Last updated on July 2nd, 2019 at 11:00 am
By Todd Barden, for SBT
On Aug. 17, President George W. Bush signed the Pension Protection Act of 2006 into law. The Pension Protection Act contains many beneficial changes for both defined contribution and defined benefit plans. This summary provides an overview of the provisions of the law in relation to 401(k) and other defined contribution plans we believe are most relevant to plan administration. For each change made by the law, we have provided a short summary of the current law, where applicable, followed by an overview of the new law and the effective date of the change.
I. EGTRRA retirement plan provisions permanent
Current Law: The Economic Growth and Tax Relief Reconciliation Act of 2001 (“EGTRRA”) made numerous changes affecting defined contribution retirement plans. These provisions were to expire after 2010.
PPA: The Act makes permanent all provisions of EGTRRA that relate to retirement plans and IRAs.
II. Automatic enrollment and default investments
Current Law: In general, 401(k) plans must satisfy annual nondiscrimination tests on deferrals and other provisions. Current law provides employers the ability to satisfy these nondiscrimination requirements under a “safe harbor” design in which the 401(k) plan must satisfy certain contribution, notice, and vesting requirements.
PPA: The Act provides for an additional nondiscrimination safe harbor for plans with a “qualified” automatic enrollment feature starting in 2008. Under the qualified automatic enrollment program, eligible employees automatically defer to the plan a certain stated percentage of compensation unless the employee affirmatively elects a different percentage or to forgo withholding altogether. Under PPA, plans that satisfy the new automatic enrollment safe harbor (1) would be deemed to satisfy the ADP and ACP tests; and (2) would not be subject to the top-heavy plan rules.
The Act provides that in order to satisfy the automatic enrollment safe harbor, the plan must provide for an initial automatic deferral rate of between 3 and 10 percent and additional deferrals in subsequent years.
Additionally, the employer must either match the first 1 percent of deferrals at 100 percent and the next 5 percent of deferrals at the rate of 50 percent. Alternatively, the employer may provide a 3 percent contribution to all eligible employees. Employer contributions may be subject to a vesting schedule.
III. Default investments
Current Law: ERISA section 404(c) provides relief to fiduciaries to the extent participants direct the investment of their own accounts under the plan. Section 404(c) does not provide fiduciaries relief where a participant does provide investment direction and their accounts are invested in the plan’s “default” investment.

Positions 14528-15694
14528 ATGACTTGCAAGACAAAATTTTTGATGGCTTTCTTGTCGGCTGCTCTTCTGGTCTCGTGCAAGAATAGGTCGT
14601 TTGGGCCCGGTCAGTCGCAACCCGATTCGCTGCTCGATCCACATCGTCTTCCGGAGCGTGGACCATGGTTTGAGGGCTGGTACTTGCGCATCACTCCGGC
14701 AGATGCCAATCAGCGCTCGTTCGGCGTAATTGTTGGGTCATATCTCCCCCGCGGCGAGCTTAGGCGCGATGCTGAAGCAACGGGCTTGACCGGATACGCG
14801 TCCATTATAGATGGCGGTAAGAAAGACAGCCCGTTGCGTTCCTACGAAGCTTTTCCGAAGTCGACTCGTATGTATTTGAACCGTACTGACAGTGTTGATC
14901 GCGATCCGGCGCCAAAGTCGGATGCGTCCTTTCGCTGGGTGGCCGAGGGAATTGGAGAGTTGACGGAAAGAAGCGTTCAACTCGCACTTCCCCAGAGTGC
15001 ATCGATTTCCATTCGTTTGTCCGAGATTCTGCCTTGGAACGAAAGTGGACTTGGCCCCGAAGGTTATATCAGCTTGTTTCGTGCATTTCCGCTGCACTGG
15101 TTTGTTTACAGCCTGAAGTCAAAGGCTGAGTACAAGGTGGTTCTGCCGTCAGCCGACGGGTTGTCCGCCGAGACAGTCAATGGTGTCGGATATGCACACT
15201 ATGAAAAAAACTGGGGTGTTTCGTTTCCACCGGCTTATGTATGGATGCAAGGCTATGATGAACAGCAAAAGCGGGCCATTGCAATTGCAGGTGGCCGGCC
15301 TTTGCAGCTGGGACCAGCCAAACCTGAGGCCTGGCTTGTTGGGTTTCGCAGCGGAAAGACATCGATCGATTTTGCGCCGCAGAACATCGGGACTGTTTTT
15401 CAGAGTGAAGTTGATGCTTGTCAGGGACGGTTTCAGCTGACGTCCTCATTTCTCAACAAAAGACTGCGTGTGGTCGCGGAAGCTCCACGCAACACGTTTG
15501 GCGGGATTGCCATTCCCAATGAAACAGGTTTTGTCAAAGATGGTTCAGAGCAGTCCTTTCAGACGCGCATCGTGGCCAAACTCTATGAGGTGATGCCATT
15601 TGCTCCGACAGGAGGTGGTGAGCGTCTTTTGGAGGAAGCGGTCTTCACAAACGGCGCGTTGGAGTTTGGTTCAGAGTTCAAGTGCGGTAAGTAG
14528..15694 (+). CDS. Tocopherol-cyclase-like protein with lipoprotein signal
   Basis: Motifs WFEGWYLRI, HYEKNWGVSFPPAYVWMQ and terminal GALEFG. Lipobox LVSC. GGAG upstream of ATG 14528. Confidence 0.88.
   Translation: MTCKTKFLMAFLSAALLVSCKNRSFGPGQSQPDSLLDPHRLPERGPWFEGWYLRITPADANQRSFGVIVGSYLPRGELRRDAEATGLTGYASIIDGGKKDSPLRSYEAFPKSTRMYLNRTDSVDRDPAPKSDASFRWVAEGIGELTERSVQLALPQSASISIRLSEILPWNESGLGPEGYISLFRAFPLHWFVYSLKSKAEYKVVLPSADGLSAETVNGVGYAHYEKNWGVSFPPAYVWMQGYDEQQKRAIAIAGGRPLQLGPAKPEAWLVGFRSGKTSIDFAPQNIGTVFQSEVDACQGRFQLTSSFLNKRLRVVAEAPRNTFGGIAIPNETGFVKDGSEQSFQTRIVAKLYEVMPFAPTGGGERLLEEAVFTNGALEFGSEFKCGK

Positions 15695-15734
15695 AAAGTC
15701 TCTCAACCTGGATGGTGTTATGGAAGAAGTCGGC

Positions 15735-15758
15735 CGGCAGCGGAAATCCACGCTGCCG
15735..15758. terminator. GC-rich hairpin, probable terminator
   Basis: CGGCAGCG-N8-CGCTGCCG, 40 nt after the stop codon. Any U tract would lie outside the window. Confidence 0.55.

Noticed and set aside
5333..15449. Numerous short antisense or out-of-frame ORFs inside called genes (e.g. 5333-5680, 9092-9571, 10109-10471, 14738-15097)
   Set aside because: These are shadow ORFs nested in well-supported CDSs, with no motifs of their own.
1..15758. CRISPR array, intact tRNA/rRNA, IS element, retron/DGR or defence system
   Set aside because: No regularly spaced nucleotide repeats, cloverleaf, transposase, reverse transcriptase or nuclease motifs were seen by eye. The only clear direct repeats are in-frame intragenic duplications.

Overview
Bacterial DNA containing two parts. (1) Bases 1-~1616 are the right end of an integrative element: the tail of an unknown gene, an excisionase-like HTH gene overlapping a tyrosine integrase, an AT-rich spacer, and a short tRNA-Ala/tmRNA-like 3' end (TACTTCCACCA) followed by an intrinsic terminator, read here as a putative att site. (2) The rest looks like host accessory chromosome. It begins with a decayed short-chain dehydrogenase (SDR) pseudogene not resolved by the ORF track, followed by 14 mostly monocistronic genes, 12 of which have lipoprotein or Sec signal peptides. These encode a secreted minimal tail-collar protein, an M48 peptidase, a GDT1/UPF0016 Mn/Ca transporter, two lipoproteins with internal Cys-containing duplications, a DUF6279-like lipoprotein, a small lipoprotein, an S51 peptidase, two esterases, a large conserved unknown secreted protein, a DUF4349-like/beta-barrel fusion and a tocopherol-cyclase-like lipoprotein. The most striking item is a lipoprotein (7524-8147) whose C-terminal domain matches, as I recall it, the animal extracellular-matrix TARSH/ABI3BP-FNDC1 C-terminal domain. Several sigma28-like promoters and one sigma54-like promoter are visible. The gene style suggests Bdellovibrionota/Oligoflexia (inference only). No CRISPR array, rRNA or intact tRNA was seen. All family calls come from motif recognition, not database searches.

PPA: As directed by PPA, the Department of Labor issued regulations providing safe harbor guidance on the designation of default investments under ERISA section 404(c). The default investments should include “a mix of asset classes consistent with capital preservation or long-term capital appreciation, or a blend or both.”
IV. Investment advice
Current Law: ERISA restricts fiduciaries from entering into specific “prohibited transactions” as provided under ERISA. Under current law, it is difficult for a party to provide investment advice to a plan participant without violating one or more of ERISA’s prohibited transactions if the adviser receives compensation from the investment provider.
PPA: The new law provides an exemption to ERISA’s prohibited transaction rules for advice provided by a “fiduciary adviser” under an “eligible investment advice arrangement.” The exemption covers advice provided to a participant in the plan, but not advice to the plan. In order to qualify for the exemption, the eligible arrangement must either (1) provide that the fees or other compensation received by the fiduciary adviser do not vary depending on the investment option chosen or (2) use a computer model under an investment advice program meeting certain criteria. An independent fiduciary would need to approve the arrangement.
The fiduciary adviser also would be required to provide advice in a format designed to be reasonably understood by the average investor. Plan participants must receive notices regarding the fiduciary advisor’s relationship to the investment provider among other requirements.
V. Rollovers by non-spouse beneficiaries
Current Law: Non-spouse beneficiaries are not permitted to roll over distributions resulting from the participant’s death and, as a result, may incur an immediate tax liability upon distribution.
PPA: Effective 2007, a non-spouse beneficiary may roll over the benefits they receive from a retirement plan to an IRA. The IRA would be treated as an inherited IRA and subject to the minimum distribution rules that apply to inherited IRAs.
VI. Reporting and disclosure
Current Law: A plan administrator must provide participants or beneficiaries with a benefit statement upon request, but only once during any 12-month period.
PPA: Participants or beneficiaries who have the right to direct their investments in a defined contribution plan must be provided benefit statements on a quarterly basis. For participants or beneficiaries who do not have the right to direct their investments, a benefit statement must be provided on an annual basis.
It is important to consider all of this information and discuss it with your personal attorney and tax advisor to understand how this will impact your personal plan.
Todd Barden is a certified financial planner (CFP) professional and is president of Great Lakes Retirement Advisors LLC (GLRA) in Milwaukee. He offers securities through AXA Advisors LLC, which is not affiliated with GLRA. He can be reached at (414) 278-1522 or by visiting his Web site at www.glrallc.com.